"Pinot noir is not easy to make. It's a bitch." It's a blunt opening line from Marlborough winemaker Matt Thomson.
Thomson is a journeyman. Most of his time is taken up as head winemaker at Marlborough's revered, largish, family-owned winery, Saint Clair. He also has an interest in the pinot noir and sauvignon blanc-producing Delta vineyards, and travels frequently to Italy for more winemaking duties. The rest of the time he sleeps.
We kick off our dinner together to sample his wines with an obligatory sauvignon blanc from Delta. While New Zealand's flagship wine sits low on my personal totem pole of varietals, it cannot and must not be spurned or avoided. Delta's is classic Marlborough but with a twist - classic in the sense that the lively gooseberry, tropical flavours are evident, but it's saved from being just one of the pack by a twist of brine and wet stone with a pleasant chalky aftertaste. The current vintage, 2010, is smartly priced at $20 and only available at the winery.
Thomson got into wine early. His parents appreciated a fine drop and he was introduced to wine as a teenager.
"Looking back, I spent all my disposable income from age 16 on wine."
It has paid off. Thomson has a fine palate and a keen eye for expressive wines with not too much interference at the wine crafting end of the business.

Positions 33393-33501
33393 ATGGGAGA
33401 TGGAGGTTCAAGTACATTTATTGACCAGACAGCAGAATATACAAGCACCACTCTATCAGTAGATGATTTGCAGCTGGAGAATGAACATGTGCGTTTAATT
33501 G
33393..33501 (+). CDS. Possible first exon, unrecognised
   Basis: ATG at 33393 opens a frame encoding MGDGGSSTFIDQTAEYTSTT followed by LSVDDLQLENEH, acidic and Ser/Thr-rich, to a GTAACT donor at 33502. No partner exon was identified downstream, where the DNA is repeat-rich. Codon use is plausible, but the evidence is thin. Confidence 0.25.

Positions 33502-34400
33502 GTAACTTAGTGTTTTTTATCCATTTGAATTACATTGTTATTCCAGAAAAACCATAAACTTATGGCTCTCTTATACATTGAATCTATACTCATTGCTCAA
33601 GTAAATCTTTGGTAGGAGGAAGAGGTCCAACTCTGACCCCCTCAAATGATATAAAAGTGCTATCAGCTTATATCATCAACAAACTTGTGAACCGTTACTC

"I look for richness and good structure," he says. With this in mind we try some back-vintages of the top tier Delta "Hatters Hill" pinot noir. They are without exception quite lovely. All have big lively aromas in the glass and are very enticing. The promise on the nose is delivered in the mouth - brambles, violets, a dash of savoury and that velvet-covered brick quality found in pinots that don't want to give away too much too early and invite you to cellar them for a while for greater future enjoyment.
The older vintages are more complex and get considerably darker with age. All are memorable. Whatever the degree of difficulty in making pinot, Thomson's conquered it.
2009 Delta Pinot Noir, $25
Stunning value to quality ratio. Arguably the best and cheapest pinot around. Only 7000 cases made, it is clean, lively and not overly fruity with lashings of spice and herbs. Popular in Japan and Sweden.
2010 Saint Clair Pioneer Block 21 Sauvignon Blanc, $25
Matt Thomson's mercurial magic worked on another super Saint Clair sauvignon. A single-vineyard Marlborough wine with powerful aromas of blackcurrant, green capsicum and gooseberry. Sensational with seafood.